Today, students in Taiwan ended a historic, 24-day occupation of Taiwan’s Legislative Yuan, or parliament.
The peaceful sit-in, which began on 18 March, was sparked by government attempts to push a controversial trade deal with China through parliament.
The protest captured the imagination of thousands worldwide, spawning what many have dubbed the Sunflower Movement. The way it was organized was something I had never seen before in Taiwan.
From online to offline activism
From day one, my colleagues and I visited the protest site, monitoring events online via 24-hour live broadcasts by protesters inside and outside parliament.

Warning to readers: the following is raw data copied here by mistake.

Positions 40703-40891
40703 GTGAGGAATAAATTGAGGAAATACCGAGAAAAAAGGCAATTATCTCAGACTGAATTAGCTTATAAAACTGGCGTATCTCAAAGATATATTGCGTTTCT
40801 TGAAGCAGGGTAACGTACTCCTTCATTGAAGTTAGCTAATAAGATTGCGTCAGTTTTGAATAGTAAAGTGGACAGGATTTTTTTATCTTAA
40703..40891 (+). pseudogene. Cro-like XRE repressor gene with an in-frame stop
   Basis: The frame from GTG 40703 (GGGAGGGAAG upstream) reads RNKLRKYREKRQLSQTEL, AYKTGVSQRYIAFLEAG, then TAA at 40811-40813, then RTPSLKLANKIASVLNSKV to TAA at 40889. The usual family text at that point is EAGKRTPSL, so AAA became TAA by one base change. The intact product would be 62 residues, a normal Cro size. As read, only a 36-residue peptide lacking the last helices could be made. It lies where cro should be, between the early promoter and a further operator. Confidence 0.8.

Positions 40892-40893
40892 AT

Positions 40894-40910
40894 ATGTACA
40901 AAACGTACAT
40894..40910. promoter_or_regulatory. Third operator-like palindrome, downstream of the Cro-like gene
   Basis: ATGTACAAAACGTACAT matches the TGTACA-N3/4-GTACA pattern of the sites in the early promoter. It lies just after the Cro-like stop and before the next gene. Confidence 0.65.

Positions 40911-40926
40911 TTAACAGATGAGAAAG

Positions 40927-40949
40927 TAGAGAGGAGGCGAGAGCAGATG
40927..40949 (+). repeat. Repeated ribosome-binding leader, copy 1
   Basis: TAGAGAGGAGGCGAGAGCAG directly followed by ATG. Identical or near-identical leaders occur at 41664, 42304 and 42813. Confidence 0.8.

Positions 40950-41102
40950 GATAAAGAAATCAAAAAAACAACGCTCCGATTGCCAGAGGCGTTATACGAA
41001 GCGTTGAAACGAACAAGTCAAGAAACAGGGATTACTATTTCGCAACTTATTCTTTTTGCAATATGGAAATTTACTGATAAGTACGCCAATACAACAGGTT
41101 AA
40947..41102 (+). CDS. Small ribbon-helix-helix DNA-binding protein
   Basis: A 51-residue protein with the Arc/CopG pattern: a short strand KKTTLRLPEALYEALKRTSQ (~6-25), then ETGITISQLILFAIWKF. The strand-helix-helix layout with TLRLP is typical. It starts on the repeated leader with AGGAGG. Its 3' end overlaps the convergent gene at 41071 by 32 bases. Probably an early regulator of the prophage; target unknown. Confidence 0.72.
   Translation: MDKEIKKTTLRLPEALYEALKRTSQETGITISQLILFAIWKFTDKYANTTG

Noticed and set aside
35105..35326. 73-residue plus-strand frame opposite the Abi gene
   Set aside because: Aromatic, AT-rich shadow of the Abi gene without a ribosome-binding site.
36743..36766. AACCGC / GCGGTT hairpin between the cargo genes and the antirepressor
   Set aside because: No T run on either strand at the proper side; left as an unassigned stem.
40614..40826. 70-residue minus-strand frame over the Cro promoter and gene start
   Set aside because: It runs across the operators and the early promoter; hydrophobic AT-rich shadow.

What we found was a community of students who are passionate, intelligent and organized. Hackfoldr.org is a site set up by volunteers with everything the students needed to keep their action going – volunteer rota sheets, lists of supplies needed, press releases in Mandarin and English.
People across the country visited the site and donated food, water, sleeping bags and other things by completing an online form. The supplies then arrived by truck. “This could never have happened 20 or 30 years ago,” said Ming, a 23-year-old graduate student who joined the protest when it started.
Many of these young people were protesting for the first time. Yet, despite their inexperience, they did not flinch, even in the face of a crackdown by the authorities.